Information and Treatment for Tennis Elbow

Tennis elbow refers to lateral epicondylitis. It is persistent pain located on the lateral elbow. This is a condition common with tennis players. The severity of the condition ranges from swelling in the tendons of the elbow to tearing inside the tendon. This is caused by recurring use that puts tension on the two elbow tendons that spread to the wrists.

About Tennis Elbow

The elbow’s lateral epicondylitis area comes with two tendons which are the ECRB and the ECRL. The tendons extend on the arm and are fastened to two bones in hand and the wrist. Both tendons operate to yank the hand and wrist upward to an extension. Whenever an individual experiences tennis elbow, there is a restrained blood supply in the area where the tendons fasten to the elbow. Because of the positioning, it is complicated for the body to recover from tendonitis as soon as it starts.

Tennis elbow among players of the sport can be brought about because of incorrect technique, an overly rigid racket or a damaged racket. Other causes of the condition are brand new rackets, strings or amplified string tension. It can also be triggered when a player gets into a routine that is different from the phase he is familiar with.

Rackets more often than not trigger tennis elbow. Rackets that come with a higher power level are often overly rigid, and it can lead to the condition. Double-player kind rackets are usually the culprit behind the condition. If you are a player experiencing tennis elbow, it is recommended that they get advice from a CRT or certified racket technician to determine which racket is best for them.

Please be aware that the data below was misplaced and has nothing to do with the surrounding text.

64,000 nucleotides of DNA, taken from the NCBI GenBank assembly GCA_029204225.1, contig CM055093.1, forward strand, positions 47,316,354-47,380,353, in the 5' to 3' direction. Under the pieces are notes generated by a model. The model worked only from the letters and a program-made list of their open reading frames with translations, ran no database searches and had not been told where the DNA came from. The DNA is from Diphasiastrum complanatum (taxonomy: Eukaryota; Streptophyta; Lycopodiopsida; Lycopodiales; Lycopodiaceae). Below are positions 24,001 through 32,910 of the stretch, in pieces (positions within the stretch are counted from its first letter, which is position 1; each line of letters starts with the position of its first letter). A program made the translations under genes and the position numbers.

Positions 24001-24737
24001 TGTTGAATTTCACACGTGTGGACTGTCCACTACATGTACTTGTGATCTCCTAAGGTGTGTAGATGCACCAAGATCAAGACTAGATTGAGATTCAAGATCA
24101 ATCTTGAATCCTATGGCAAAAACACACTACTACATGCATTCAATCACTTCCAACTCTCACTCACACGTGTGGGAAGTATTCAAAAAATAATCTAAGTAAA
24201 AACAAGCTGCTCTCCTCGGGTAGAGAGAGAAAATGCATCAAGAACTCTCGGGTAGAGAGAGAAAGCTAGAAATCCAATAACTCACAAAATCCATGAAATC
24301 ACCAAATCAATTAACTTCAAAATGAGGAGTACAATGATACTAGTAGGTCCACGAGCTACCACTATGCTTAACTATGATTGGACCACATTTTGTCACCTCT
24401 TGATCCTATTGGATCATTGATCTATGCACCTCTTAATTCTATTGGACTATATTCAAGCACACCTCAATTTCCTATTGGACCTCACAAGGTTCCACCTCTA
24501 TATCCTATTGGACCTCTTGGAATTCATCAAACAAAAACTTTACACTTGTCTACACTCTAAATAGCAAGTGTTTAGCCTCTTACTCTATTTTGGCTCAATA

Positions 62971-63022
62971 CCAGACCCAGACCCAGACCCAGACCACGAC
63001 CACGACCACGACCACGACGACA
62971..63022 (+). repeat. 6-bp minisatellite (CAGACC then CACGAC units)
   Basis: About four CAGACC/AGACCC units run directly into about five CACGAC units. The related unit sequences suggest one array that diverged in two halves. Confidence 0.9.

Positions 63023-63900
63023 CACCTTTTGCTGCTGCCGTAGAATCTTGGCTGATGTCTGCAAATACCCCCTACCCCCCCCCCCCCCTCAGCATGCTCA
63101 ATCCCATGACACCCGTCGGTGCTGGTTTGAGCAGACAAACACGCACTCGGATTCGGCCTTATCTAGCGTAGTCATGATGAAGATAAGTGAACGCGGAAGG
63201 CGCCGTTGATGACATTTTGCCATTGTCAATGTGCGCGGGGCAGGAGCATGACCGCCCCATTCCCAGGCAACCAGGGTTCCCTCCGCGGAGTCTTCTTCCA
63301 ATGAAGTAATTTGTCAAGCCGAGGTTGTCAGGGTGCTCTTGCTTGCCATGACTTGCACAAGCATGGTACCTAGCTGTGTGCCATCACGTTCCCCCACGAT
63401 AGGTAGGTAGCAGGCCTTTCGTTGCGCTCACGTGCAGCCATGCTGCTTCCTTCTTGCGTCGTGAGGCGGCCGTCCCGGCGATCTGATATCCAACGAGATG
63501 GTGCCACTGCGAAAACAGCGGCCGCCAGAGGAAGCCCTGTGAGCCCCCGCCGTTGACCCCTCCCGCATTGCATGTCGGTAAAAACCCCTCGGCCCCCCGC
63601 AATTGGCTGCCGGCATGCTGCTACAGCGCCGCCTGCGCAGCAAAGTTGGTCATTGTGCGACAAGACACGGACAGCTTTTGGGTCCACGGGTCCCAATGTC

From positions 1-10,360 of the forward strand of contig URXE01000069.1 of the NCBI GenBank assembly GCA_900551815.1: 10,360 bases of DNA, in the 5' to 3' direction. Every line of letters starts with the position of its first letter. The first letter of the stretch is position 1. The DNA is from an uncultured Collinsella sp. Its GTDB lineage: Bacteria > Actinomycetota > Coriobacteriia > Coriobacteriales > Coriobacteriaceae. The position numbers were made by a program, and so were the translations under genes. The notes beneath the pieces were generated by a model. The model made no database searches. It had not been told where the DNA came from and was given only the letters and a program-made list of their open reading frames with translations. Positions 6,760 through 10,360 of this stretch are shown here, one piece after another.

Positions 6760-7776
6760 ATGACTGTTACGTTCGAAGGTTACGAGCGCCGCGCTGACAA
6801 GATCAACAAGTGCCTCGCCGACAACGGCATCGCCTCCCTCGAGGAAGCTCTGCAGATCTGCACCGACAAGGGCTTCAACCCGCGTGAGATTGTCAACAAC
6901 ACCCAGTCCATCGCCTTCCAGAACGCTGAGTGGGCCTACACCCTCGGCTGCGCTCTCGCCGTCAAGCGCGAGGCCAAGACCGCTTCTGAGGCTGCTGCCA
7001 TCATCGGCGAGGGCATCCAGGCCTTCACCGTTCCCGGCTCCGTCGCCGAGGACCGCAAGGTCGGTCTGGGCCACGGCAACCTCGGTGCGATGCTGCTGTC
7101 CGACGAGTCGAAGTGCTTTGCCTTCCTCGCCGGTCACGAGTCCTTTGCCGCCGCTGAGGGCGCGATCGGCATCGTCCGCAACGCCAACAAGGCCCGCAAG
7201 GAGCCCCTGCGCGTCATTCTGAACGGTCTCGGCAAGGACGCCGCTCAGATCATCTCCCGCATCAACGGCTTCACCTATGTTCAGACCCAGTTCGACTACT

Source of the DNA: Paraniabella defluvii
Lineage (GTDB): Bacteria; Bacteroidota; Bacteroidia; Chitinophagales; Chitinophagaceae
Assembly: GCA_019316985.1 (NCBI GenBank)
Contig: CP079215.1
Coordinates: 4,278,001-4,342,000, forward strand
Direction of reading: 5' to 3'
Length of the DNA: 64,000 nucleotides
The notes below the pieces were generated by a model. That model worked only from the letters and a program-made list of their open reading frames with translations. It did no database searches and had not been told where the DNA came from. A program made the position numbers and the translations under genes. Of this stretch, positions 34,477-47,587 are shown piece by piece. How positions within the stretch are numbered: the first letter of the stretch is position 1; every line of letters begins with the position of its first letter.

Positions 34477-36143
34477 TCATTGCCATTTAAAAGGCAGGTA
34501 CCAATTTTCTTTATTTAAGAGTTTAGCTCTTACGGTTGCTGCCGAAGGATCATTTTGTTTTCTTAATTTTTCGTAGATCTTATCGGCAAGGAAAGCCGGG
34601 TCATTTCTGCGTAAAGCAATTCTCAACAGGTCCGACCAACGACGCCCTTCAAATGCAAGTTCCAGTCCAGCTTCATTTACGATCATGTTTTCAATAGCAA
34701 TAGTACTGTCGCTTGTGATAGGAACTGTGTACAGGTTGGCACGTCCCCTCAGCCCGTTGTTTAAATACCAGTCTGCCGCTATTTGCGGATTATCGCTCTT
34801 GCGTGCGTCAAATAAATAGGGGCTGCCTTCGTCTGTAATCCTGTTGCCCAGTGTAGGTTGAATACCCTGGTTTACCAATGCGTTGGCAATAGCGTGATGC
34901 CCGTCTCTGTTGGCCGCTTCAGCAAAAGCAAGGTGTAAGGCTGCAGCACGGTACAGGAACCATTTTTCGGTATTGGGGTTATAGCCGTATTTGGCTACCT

Tennis Elbow Treatment

Treatment for the condition comes in a range of options. Surgery is only suggested for worst-case scenarios. Players suffering from the condition should seek immediate medical attention and advice from their physician to keep it from getting worse.

Treatment includes medication in acute situations, stretching exercise and surgery. Initial treatment consists of stretches which concentrate on the pronator muscle, the ECRB, and ECRL. Physical therapists or doctors can provide afflicted individuals a guide on exercises which can be accomplished three or more times daily.

Another treatment is using a tennis elbow band. Individuals with the condition are advised to wear the band for 24 hours every day, seven days a week for approximately six weeks. The band can be removed before a shower or cleanup. The tennis elbow band helps in decreasing swelling by shifting the source area of the ECRB and ECRL tendons.

People with the condition at times take anti-inflammatory medicines to ease the pain. Before taking any medication though, it is recommended that they consult with a physician or orthopedic first. A cortisone injection can also be applied to the sore area. Cortisone is a powerful anti-inflammatory remedy which helps to decrease swelling.

If the above treatments did not work, the orthopedic surgeon would then suggest an MRI scan. The MRI will display whether there is an interstitial rip or tear inside the tendons. The scan can also reveal whether a tendon has been ripped away from a bone. For both cases, the orthopedic physician might suggest surgery.   



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